Portsmouth native Adam White may not make it into the history books, but maybe he should. Because of a case he recently took to the Ohio Supreme Court, it is now clear that a higher standard of transparency is required in all levels of Ohio government.
White was a member of the five-person Olentangy School Board and conducted his own investigation into possible financial irregularities in the district’s athletics department. White’s attorney, Phil Harmon said, as a result of White’s investigation, one of the athletic directors had to resign and reimburse the district for some money he had reportedly taken and another also had to reimburse the district for some money he had reportedly taken.
“The four other members of the board passed a resolution that said, basically, from now on any more communications from the board members had to go through the superintendent or the treasurer, and they’ll handle it from there,” Harmon told the Daily Times.
Things began to unravel when the Columbus Dispatch did an editorial criticizing that vote because, by law, a director of an organization has full authority to do what is necessary to fulfill his or her fiduciary duties to the organization and rules cannot say everything has to be controlled by any employee.
“The four board members were not happy with that editorial,” Harmon said. “An email was sent out to the other board members saying, ‘Let’s get together tomorrow and put together a response to this in the paper.’”
Harmon said what followed was a series of around 50 emails between board members, staff and others, deliberating on the response they were going to send to the Dispatch editorial department. They created the response and published it in the Dispatch.
Harmon said in a nutshell that four of the five members of the Olentangy School Board deliberated and decided a matter of public business in private.
It was at that point White hired Harmon and they filed a civil action alleging breach of the Sunshine Law because the four had deliberated in private without including White. In short, they had taken action involving public business in private.
Harmon said the case was dismissed in the Delaware County Common Pleas Court and again in the Fifth District Court of Appeals, neither of which surprised Harmon or White, who expected not to win in either of those courts because there are laws that say emails are not a part of the statute.
“In both cases, the courts ruled that deliberations by email did not constitute a meeting under the Ohio Meetings Statute,” Harmon said. “We appealed it to the Ohio Supreme Court and by that time we had amicus support from the Ohio Newspaper Association, Ohio Broadcasters Association, the League of Women Voters of Ohio and Common Cause Ohio.”
Each of those entities filed a brief in support of White’s position, stating the email deliberations are just as prohibited under the statute as face-to-face deliberations – discussing an issue and coming to a resolution.
The Supreme Court heard the case and ruled in White’s favor.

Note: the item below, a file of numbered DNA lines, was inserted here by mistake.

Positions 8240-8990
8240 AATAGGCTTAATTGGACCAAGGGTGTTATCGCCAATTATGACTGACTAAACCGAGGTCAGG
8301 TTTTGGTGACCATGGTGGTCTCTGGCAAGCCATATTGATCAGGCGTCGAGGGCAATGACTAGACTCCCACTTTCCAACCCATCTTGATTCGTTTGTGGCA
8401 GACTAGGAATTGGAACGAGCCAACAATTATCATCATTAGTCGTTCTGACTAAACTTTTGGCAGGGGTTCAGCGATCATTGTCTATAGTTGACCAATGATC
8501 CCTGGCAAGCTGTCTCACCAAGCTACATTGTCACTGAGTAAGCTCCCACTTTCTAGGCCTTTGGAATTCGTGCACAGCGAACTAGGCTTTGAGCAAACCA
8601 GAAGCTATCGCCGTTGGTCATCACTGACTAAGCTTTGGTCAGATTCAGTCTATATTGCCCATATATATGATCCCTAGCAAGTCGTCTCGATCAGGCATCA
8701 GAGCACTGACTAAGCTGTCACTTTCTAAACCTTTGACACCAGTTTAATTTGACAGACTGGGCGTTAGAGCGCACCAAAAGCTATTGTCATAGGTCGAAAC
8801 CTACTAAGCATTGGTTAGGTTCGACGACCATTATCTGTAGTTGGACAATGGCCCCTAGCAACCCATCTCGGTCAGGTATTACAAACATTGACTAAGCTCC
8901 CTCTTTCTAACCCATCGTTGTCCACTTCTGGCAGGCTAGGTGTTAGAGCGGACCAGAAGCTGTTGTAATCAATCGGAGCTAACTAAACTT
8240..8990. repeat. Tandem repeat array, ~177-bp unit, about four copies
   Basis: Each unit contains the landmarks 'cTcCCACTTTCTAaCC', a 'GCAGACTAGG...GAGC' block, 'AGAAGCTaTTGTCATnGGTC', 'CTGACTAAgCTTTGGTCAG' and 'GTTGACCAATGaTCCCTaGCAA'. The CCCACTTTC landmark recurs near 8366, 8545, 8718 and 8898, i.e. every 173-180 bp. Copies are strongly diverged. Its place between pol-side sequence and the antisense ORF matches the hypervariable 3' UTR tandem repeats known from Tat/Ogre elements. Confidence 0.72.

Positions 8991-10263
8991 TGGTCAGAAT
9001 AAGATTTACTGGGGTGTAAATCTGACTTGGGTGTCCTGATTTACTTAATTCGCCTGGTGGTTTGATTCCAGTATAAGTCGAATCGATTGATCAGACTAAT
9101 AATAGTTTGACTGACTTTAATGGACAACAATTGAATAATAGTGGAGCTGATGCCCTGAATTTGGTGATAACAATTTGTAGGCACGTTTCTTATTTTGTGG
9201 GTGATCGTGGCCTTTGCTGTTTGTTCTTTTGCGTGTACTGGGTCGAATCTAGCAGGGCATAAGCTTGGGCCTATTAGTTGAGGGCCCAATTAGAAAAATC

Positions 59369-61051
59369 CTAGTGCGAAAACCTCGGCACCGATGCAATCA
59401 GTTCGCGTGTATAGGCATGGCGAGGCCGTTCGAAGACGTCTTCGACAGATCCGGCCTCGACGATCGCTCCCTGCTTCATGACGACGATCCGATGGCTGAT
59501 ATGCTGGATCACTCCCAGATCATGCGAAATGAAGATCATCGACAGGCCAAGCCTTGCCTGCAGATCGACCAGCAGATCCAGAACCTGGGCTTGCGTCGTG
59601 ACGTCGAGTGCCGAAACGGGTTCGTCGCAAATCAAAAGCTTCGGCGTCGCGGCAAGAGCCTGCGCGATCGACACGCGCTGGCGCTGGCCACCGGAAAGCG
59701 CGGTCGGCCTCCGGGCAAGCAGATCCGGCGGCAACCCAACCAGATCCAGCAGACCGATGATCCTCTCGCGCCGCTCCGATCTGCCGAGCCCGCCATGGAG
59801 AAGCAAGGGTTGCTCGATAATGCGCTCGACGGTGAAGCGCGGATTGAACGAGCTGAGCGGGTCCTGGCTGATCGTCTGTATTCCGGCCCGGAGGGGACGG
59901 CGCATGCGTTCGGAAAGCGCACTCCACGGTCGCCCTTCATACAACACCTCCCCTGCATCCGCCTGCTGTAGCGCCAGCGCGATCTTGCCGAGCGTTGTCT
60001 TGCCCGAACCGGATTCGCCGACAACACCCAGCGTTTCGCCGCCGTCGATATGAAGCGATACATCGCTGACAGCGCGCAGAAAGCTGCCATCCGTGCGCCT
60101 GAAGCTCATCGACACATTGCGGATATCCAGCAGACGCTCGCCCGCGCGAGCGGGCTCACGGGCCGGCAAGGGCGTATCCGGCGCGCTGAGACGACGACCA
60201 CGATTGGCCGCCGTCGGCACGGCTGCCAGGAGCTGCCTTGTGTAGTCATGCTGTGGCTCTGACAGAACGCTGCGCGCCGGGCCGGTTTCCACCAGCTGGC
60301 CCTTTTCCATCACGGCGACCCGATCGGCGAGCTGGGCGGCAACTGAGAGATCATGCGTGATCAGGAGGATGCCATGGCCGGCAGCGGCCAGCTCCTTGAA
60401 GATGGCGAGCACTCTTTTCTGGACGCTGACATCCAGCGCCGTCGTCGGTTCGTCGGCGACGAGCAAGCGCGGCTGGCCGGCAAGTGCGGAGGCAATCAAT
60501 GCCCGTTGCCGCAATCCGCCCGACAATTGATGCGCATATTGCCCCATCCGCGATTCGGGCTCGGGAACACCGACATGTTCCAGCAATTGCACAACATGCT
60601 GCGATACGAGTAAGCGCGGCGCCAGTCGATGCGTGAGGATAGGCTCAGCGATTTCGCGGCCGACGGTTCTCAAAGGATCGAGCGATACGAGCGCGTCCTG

“I personally think this is a big big decision by the Ohio Supreme Court,” Harmon said. “Not just because of Adam’s case, but because of the implications to all other forms of government that use deliberative bodies.”
The decision affects every governing body in the state of Ohio.
“This sends a shot across a lot of different boughs,” Harmon said. “When they agreed to hear the case, we thought, oh oh, this is big because if they didn’t want to change the law they could have just affirmed the Fifth District and the case would have been gone and the existing law would have stayed the way it was, which was loophole, loophole, loophole,” Harmon said. “But the Supreme Court to their credit, God bless them, said, ‘we’re going to hear this case and we’re going to upgrade the law to the current day and we’re going to put our stamp down, saying we don’t want private deliberations on public business anymore.’”
White’s term on the Board ended in December (2015).
“That brought great relief from an anxiety standpoint,” White told the Times. “I spent four years and only had one or two meetings in which I was treated as an equal, after the first two meetings, they just wanted me to be quiet and go away. That’s what I put up with for four years. Every meeting was extremely tense. They were ready to pounce on me and try and attack me.”
Harmon said, just as important to him as the actual decision, was the vindication of Adam White, son of Dr. George and Sandra White of Portsmouth.
“This guy (White) was standing up for truth and transparency. He was a real advocate before I even knew him,” Harmon said. “I heard he was getting really maligned by the other board members to the point where he had to have security at a meeting one night because the threats were severe.
“They were leaning on him. He had be ostracized by the other four members and they were running the business on their own without him, and in certain cases, such as this one, behind closed doors. He took on that case and the possibility of being sanctioned for filing a frivilous action and things like that. That’s the kind of character Adam has that he was willing to basically risk it all to stand up for principle.”
Reach Frank Lewis at 740-353-3101, ext. 1928, or on Twitter @franklewis.
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